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12.9 Combining Colors with AlphaComposite

As we've just seen, antialiasing works by drawing with translucent colors at the edges of a shape. But what exactly does it mean to draw with a translucent color? Take another look at Figure 12-9, or, better yet, run the example using the GraphicsExampleFrame program, so you can see the example in full color. When you draw with a translucent color, whatever color is below it "shows through." In Figure 12-9, the background gray colors show through the pure translucent red and blue colors, resulting in reddish and bluish grays. At the hardware level, of course, there is no such thing as a translucent color; drawing with a translucent color is simulated by combining the drawing color with the existing color beneath it.

Combining colors in this way is called compositing and is the job of the Composite interface. You can pass a Composite object to the setComposite( ) method of a Graphics2D object to tell it how to combine a drawing color (the source color) with the colors that are already on the drawing surface (the destination colors). Java 2D defines one implementation of the Composite interface, AlphaComposite, that combines colors based on their alpha transparency values.

The default AlphaComposite object used by Graphics2D is sufficient for most drawing, so you don't often need to create AlphaComposite objects. Still, there are interesting effects you can achieve with AlphaComposite. Example 12-12 demonstrates these effects (and an unrelated clipping effect), which are shown in Figure 12-10.

Figure 12-10. Effects created with AlphaComposite

The example does much of its drawing into an off-screen image, then copies the contents of that image onto the screen. This is because many compositing effects can only be achieved when working with a drawing surface (such as an off-screen image) that has an "alpha channel" and supports transparent colors. Be sure to check out how this off-screen BufferedImage is created.

Example 12-12 also illustrates the type of effects that are possible when you set a clipping region. Java 2D allows any Shape to be used as a clipping region; graphics are displayed only if they fall within this shape. The example uses the java.awt.geom.Area class to define a complex shape, combining two ellipses and a rectangle, and then uses this shape as a clipping region.

Example 12-12. CompositeEffects.java
package je3.graphics;
import java.awt.*;
import java.awt.geom.*;
import java.awt.image.*;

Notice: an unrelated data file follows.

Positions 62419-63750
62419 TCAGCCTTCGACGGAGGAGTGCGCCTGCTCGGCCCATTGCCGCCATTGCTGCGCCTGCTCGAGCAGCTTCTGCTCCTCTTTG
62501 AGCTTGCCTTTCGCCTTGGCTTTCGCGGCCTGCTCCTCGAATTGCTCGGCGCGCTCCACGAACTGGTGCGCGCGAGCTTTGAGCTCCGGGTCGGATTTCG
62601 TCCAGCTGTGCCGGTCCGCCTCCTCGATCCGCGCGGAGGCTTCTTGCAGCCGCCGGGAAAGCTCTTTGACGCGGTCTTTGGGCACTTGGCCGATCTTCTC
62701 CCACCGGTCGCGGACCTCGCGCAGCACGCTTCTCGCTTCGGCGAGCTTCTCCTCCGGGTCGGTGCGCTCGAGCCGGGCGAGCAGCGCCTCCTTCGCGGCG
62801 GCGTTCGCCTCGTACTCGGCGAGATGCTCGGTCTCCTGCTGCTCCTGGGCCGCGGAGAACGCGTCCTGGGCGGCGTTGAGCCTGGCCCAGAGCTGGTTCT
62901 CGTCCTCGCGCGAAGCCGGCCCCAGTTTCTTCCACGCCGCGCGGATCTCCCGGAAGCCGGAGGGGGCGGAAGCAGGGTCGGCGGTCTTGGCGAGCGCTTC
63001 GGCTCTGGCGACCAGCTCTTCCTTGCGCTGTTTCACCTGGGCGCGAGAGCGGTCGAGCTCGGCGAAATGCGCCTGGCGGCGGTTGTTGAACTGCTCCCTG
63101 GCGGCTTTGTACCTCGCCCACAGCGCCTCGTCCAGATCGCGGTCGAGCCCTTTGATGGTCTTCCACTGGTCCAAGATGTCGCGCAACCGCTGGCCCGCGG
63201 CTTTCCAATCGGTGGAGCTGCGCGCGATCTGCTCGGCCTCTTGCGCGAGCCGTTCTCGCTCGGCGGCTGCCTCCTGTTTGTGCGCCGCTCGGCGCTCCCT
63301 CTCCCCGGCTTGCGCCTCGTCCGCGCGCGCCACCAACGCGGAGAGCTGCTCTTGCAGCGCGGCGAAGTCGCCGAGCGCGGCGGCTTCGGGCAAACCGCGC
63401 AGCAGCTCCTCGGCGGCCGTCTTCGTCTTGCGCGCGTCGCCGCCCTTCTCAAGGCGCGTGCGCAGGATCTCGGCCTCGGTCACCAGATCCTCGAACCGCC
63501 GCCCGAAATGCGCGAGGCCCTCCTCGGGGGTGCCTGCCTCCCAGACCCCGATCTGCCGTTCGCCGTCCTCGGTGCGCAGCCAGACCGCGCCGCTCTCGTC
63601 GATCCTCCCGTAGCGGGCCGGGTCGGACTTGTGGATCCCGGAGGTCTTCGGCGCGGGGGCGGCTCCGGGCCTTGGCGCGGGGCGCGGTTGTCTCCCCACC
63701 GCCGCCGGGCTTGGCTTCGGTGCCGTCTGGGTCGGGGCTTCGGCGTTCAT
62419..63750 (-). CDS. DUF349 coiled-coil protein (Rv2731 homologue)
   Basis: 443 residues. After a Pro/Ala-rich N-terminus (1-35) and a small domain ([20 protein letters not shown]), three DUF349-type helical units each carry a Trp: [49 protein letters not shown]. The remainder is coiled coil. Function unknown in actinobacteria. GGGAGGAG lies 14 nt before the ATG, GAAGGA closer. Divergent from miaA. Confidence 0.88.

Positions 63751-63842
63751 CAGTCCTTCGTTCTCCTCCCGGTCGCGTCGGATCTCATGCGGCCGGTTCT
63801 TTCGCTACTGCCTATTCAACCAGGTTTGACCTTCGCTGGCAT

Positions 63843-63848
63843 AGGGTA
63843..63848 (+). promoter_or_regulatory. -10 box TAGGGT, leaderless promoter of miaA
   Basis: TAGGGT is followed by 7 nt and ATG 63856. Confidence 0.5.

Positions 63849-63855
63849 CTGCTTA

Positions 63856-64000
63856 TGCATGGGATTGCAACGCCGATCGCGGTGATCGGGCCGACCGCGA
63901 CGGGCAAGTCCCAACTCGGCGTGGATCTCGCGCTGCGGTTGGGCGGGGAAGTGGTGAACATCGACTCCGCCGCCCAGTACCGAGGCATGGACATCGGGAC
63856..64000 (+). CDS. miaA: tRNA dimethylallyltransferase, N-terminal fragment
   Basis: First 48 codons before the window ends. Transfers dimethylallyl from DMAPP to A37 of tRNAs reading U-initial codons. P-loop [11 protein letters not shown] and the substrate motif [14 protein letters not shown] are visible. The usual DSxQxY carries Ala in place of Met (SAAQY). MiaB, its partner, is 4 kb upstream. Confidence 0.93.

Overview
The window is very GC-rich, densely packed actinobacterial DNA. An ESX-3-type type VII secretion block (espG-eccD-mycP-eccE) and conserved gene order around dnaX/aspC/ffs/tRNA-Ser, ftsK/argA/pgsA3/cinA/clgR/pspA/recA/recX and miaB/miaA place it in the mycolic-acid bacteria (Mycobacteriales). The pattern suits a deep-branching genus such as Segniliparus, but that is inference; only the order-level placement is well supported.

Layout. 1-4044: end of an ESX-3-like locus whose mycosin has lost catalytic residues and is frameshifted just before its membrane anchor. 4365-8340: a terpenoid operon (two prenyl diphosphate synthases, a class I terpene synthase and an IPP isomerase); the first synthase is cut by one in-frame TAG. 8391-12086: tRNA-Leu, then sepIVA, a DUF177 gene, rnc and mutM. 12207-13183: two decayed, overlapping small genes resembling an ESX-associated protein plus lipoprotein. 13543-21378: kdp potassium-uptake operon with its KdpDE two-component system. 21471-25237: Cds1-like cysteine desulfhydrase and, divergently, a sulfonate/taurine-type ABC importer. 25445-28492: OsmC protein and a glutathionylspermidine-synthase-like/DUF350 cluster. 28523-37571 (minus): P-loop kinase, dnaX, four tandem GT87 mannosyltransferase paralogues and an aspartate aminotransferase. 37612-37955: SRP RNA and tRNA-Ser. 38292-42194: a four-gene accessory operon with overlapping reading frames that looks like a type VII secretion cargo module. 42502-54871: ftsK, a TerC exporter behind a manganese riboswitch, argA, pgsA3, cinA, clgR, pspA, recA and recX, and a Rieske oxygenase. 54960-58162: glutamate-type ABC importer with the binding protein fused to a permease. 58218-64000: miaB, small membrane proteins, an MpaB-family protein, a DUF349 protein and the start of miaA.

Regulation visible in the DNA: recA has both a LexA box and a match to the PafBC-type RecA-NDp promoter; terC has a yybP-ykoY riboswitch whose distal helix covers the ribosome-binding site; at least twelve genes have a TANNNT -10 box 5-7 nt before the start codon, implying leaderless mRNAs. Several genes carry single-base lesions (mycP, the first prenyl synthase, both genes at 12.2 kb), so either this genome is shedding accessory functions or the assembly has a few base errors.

public class CompositeEffects implements GraphicsExample {
    Image cover;  // The image we'll be displaying, and its size
    static final int COVERWIDTH = 127, COVERHEIGHT = 190;

    /** This constructor loads the cover image */
    public CompositeEffects( ) {
        java.net.URL imageurl = this.getClass( ).getResource("cover.gif");
        cover = new javax.swing.ImageIcon(imageurl).getImage( );

    // These are basic GraphicsExample methods
    public String getName( ) {return "Composite Effects";} 
    public int getWidth( ) { return 6*COVERWIDTH + 70; } 
    public int getHeight( ) { return COVERHEIGHT + 35; }

    /** Draw the example */
    public void draw(Graphics2D g, Component c) {
        // fill the background 
        g.setPaint(new Color(175, 175, 175));
        g.fillRect(0, 0, getWidth( ), getHeight( ));

        // Set text attributes
        g.setFont(new Font("SansSerif", Font.BOLD, 12));

        // Draw the unmodified image
        g.translate(10, 10);
        g.drawImage(cover, 0, 0, c);
        g.drawString("SRC_OVER", 0, COVERHEIGHT+15);

        // Draw the cover again, using AlphaComposite to make the opaque
        // colors of the image 50% translucent
        g.translate(COVERWIDTH+10, 0);
        g.drawImage(cover, 0, 0, c);

        // Restore the pre-defined default Composite for the screen, so
        // opaque colors stay opaque.
        // Label the effect
        g.drawString("SRC_OVER, 50%", 0, COVERHEIGHT+15);

        // Now get an offscreen image to work with.  In order to achieve
        // certain compositing effects, the drawing surface must support
        // transparency. Onscreen drawing surfaces cannot, so we have to do the